#17 – The old Brasserie Rossio has had a full makeover and is now the Rossio Gastrobar. It’s on the roof of the Altis Avenida hotel at the southern-end of the Avenida da Liberdade, and now has a slightly formal, art deco feel. The excellent view downtown remains the same.
#18 – Heading up to the northern end of the avenida, you’ll come to one of the city’s most-popular venues – the Sky Bar Lisboa on the roof of the Tivoli Avenida Liberdade Hotel. Spread over multiple levels, the night-time view down towards Rossio is mesmerising, as is their prodigious range of cocktails.
#19 – The V Rooftop cocktail bar is a couple of streets away, on the edge of the Principe Real district. Part of The Vintage Hotel, it has a mellow, urban garden atmosphere which reflects the feel of the hotel.
#20 – The Vintage’s sister hotel, The Lumaires, also has it’s own rooftop Lumi Restaurante and Bar. Located just across the road from the miradouro de Sao Pedro de Alcantara, the Lumi’s long terrace has a similar aspect, looking out across the Bairro Alto rooftops towards the river.
#21 – Heading down to the riverfront and Cais do Sodre – the recently renovated 8Building is just behind the Timeout Food Market and Jardim Dom Luis I. There are five or six restaurants spread across the ground floor – head inside, take the lift to the top floor and you’ll find Java Rooftop.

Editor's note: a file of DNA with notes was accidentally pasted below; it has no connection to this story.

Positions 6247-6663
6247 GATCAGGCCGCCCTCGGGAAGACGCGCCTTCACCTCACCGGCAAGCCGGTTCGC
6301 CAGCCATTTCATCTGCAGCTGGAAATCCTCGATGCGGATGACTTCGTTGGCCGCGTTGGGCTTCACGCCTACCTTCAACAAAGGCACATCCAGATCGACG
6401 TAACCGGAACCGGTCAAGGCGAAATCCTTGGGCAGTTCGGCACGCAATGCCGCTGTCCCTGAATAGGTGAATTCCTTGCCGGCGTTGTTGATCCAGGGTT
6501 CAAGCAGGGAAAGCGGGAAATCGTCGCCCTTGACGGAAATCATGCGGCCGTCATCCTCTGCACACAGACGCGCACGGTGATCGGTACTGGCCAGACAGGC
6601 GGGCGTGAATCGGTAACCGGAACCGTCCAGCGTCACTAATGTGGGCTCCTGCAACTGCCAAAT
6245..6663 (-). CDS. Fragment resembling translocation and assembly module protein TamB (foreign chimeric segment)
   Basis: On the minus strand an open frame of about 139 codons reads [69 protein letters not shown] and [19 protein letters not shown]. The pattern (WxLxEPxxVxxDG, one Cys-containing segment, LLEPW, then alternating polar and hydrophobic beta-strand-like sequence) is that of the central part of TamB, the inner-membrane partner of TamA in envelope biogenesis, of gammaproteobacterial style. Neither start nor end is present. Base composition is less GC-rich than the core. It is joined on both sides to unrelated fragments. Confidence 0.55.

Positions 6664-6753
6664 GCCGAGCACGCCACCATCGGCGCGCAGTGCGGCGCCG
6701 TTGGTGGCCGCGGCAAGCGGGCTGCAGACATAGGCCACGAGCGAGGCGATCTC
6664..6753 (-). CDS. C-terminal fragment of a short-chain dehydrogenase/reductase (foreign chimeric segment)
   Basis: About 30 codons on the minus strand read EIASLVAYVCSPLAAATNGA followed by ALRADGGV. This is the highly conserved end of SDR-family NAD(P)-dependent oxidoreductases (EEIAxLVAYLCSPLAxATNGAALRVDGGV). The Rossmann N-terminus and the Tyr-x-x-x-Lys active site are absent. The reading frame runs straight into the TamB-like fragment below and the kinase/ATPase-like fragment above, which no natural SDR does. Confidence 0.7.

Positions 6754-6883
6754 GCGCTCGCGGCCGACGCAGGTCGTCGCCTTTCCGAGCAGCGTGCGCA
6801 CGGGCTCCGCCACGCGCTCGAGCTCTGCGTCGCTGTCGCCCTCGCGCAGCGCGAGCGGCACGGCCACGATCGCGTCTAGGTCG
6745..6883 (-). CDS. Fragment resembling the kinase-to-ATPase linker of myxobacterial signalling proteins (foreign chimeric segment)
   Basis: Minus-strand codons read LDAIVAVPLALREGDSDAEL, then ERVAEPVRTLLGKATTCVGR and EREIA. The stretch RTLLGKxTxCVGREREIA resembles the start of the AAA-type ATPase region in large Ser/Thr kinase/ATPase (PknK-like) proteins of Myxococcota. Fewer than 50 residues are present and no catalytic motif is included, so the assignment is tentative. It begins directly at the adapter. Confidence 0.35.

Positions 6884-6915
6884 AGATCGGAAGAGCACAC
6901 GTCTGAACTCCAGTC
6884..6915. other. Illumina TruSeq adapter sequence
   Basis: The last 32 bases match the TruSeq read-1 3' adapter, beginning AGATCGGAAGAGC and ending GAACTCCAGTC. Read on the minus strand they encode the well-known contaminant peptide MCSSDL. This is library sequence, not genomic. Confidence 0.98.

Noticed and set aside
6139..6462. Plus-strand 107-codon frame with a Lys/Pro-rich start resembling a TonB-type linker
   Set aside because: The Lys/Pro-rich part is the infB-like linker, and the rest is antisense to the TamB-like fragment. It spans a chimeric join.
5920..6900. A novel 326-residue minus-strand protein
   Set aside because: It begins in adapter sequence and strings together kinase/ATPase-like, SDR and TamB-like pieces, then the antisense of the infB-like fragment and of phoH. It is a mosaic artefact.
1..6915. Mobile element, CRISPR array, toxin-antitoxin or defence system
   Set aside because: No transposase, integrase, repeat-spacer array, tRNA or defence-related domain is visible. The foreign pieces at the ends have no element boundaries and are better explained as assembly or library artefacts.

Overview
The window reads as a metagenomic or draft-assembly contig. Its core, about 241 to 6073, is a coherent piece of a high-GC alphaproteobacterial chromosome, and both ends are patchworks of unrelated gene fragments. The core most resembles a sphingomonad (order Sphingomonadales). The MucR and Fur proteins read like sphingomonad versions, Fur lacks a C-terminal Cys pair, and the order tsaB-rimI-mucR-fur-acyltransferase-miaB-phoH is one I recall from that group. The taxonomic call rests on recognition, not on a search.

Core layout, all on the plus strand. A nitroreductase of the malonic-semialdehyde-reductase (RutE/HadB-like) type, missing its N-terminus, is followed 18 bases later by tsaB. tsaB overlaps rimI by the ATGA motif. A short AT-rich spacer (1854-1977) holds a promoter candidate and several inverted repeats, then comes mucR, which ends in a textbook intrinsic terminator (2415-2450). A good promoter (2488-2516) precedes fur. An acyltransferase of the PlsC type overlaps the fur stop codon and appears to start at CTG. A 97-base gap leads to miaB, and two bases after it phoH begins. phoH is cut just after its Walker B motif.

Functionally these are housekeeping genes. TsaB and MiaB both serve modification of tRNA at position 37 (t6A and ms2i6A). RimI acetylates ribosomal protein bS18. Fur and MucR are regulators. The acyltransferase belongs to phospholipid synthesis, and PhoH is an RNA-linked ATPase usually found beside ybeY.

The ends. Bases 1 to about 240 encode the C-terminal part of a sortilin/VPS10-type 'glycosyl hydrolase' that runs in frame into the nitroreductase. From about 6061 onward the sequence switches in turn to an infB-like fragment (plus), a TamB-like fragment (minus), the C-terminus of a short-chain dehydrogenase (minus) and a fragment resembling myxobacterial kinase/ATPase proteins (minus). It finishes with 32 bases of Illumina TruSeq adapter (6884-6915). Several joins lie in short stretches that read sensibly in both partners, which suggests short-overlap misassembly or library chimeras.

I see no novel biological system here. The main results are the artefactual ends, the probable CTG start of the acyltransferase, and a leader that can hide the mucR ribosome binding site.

Inside and out, there’s a city-garden feel similar to the V Rooftop bar – outside if where Java excels, with it’s view over the rooftops and across the river to Almada, the Santuario de Cristo Rei and the Ponte 25 de Abril bridge.
#22 – Not on a rooftop and not just a bar – and strictly speaking, not in Lisbon – however, our last entry deserves a mention for it’s unusual riverside location on the south bank in Almada.
The Restaurante Ponto Final often tops ‘best of’ lists on where to eat in Lisbon – thanks in no small part to view west in the evenings, when the sun silhouettes the distinctive profile of the Ponta 25 Abril bridge. If you’re staying in central Lisbon, it takes a little bit of dedication to get there – the best option is a fifteen-minute ferry ride from Cais do Sodre to Cacilhas, followed by a ten-minute walk along the river. Is it worth it? We think so.
Our Where to eat guides are based on our first-hand experience and our love of great Portuguese cuisine:
Where to eat on Sao Miguel – Sete Cidades and the west
Where to eat on Sao Miguel – the north coast
Where to eat on Sao Miguel – Furnas and the east
Where to eat on Sao Miguel – the south coast
Where to eat on Flores, Corvo and Santa Maria
Archipelago Choice Azores specialists
We specialise in tailor-made holidays to the nine islands of the Azores. Call Paul on 017687 721020 to begin planning your personalised trip.
Be the first to comment on this blog post.